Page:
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Bakken Oil Production Continues To Slide

Bakken

Bakken oil production was down 10,119 barrels per day in September and all North Dakota production was down 10,353 bpd in September.

Bakken production continues to decline, though I expect it to level off soon.

Barrels per day per well continue a steady decline. Bakken bpd per well fell 2 to 85 while all North Dakota bpd per well fell 2 to 74.

From the Director’s Cut

Oil Production

August: 30,442,347 barrels = 982,011 barrels/day

September: 29,149,737 barrels = 971,658 barrels/day (preliminary) (all-time high was Dec 2014 at 1,227,483 barrels/day)

920,899 barrels per day or 95 percent from Bakken and Three Forks

50,759 barrels per day or 5 percent from legacy conventional pools

Producing Wells

August: 13,295

September: 13,367 (preliminary)(NEW all-time high)

Permitting

August: 99 drilling and 1 seismic

September: 63 drilling and 1 seismic

October: 82 drilling and 1 seismic (all time high was 370 in 10/2012)

ND Sweet Crude Price

August: $33.73/barrel

September: $32.98/barrel

October: $39.31/barrel

Today $34.75/barrel (all-time high was $136.29 7/3/2008)

Rig Count

August: 32

September: 34

October: 33

Today’s rig count is 38 (all-time high was 218 on 5/29/2012)

Comments:

The drilling rig count increased two from August to September, then decreased one from September to October, and is currently up five from October to today. Operators are shifting from running the minimum number of rigs to incremental increases throughout 2017 as long as oil prices remain below $60/barrel WTI.

The number of well completions rose from 63(final) in August to 71(preliminary) in September. Oil price weakness is the primary reason for the slow-down and is now anticipated to last into the second quarter of 2017.

Related: Does A Link Remain Between Inflation And Oil Prices?

There was one significant precipitation event, 10 days with wind speeds in excess of 35 mph (too high for completion work), and no days with temperatures below -10F.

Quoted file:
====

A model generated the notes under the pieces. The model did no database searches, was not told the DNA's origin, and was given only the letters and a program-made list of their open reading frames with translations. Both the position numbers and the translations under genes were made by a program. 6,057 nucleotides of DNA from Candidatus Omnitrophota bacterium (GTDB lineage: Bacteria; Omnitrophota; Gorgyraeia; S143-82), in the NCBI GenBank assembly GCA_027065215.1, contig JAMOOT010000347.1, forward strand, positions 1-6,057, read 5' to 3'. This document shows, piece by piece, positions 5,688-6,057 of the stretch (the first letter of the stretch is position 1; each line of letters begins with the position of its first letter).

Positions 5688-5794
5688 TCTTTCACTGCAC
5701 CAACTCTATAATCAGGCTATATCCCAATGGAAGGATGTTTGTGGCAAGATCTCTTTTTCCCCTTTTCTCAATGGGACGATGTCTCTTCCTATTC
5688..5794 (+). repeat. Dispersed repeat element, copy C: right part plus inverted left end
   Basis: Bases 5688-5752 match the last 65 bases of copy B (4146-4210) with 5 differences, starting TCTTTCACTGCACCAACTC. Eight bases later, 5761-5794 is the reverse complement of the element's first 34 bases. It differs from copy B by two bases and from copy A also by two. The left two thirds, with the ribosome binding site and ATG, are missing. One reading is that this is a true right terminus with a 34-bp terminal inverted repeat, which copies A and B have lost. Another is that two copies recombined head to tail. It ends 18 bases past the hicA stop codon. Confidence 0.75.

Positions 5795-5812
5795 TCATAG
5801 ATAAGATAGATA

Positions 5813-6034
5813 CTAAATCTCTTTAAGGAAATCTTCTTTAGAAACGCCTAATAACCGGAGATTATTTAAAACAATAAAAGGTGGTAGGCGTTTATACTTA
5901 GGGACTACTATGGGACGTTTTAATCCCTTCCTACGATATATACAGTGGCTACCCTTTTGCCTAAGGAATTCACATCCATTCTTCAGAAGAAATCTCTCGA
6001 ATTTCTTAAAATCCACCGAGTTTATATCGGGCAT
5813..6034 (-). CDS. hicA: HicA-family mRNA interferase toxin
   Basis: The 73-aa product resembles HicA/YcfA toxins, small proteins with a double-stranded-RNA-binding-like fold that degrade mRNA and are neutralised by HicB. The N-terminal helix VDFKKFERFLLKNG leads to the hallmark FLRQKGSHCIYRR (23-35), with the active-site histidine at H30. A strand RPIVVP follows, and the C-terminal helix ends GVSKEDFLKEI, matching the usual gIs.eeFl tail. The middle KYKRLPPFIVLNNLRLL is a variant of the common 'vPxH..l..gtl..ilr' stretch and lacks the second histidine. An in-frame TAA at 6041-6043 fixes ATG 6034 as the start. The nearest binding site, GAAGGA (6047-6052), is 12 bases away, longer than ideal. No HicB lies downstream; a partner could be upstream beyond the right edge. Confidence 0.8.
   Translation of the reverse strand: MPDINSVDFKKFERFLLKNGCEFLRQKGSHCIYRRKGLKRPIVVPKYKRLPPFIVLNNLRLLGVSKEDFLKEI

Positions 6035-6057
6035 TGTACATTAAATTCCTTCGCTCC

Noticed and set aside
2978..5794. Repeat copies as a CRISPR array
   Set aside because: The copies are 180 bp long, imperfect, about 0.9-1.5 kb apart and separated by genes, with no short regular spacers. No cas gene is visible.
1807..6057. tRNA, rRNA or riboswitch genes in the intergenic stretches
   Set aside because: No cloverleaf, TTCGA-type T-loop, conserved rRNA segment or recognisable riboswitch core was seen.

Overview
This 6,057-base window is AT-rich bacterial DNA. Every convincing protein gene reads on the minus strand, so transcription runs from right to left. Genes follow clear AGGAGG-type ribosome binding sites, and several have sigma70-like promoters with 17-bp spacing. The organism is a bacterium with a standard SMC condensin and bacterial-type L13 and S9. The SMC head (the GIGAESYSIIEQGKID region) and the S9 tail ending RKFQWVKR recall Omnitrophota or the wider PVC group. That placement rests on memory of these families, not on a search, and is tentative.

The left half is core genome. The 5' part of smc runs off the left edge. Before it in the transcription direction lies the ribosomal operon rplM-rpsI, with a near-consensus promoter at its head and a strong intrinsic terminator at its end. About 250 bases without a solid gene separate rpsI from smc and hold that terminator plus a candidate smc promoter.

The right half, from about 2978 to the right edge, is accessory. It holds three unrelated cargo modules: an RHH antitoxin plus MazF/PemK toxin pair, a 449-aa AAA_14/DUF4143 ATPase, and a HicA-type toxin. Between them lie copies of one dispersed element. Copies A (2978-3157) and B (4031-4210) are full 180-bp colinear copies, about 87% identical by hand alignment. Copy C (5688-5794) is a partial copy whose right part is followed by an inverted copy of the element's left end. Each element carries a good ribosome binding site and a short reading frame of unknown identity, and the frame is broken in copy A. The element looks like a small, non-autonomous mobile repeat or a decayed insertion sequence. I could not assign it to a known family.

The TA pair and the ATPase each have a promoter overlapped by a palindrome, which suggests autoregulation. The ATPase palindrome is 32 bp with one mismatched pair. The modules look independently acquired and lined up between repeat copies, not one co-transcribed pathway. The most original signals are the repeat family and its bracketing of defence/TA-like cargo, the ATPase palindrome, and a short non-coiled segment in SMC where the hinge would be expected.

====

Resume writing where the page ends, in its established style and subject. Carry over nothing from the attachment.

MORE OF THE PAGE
Over 98 percent of drilling now targets the Bakken and Three Forks formations.

Estimated wells waiting on completion is 861, down 27 from the end of August to the end of September. Estimated inactive well count is 1,514, unchanged from the end of August to the end of September.

Crude oil take away capacity remains dependent on rail deliveries to coastal refineries to remain adequate.

Low oil price associated with lifting of sanctions on Iran, a weak economy in China, and the Brexit are expected to lead to continued low drilling rig count. Utilization rate for rigs capable of 20,000+ feet is 25-30 percent and for shallow well rigs (7,000 feet or less) 1520 percent.

Drilling permit activity dropped sharply from August to September then increased from September to October. Operators are maintaining a permit inventory that will accommodate a return to the drilling price point within the next 12 months.

The Shale Revolution changed everything about U.S. energy markets, and in the process made forecasting the production and pricing of crude oil, natural gas and NGLs a heck of a lot harder. But we all learn from experience…

Let’s begin, as we did in our 2013 blog series, with a look at crude oil production in the Bakken. When we look back to the mid-2011 forecast (by Bentek; left graph in Figure 1), crude output in western North Dakota and eastern Montana (green shaded area) had already risen sharply (to ~500 Mb/d in 2011 from ~200 Mb/d in 2007), and the forecast was that Bakken production would climb to ~900 Mb/d in 2016 (blue shaded area). By mid-2011, crude output already had exceeded the play’s pipeline takeaway capacity (black line), and planned pipeline capacity additions were not expected to relieve that constraint until early 2013. As a result, Bakken producers were already adding crude-by-rail (CBR) takeaway capacity (area between black and red lines; ~120 Mb/d as of 2011) as a solution to moving crude to market––and planning to add another 300 Mb/d of CBR capacity by 2013.

(Click to enlarge)

Go to the link to read the rest of this article. It is very interesting. As you can see they have the Bakken peaking in December 2014 with the yearly average peaking in 2015. Even their growth scenario levels out through 2018 and their contraction scenario projects a continued decline.

(Click to enlarge)

I did not save the link or date for this chart but I am pretty sure it dates from late 2013 or early 2014. They have the Bakken peaking at 2 million bpd in 2023. I inserted the lines to show their peak date and where we should be right now in 2016.. Predicting oil production is a fools game but I sometimes play the fool myself.

By Ron Patterson via Peakoilbarrel.com

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  • Guy minton on November 19 2016 said:
    Texas production for September out on the online research section of RRC. Huge drop.

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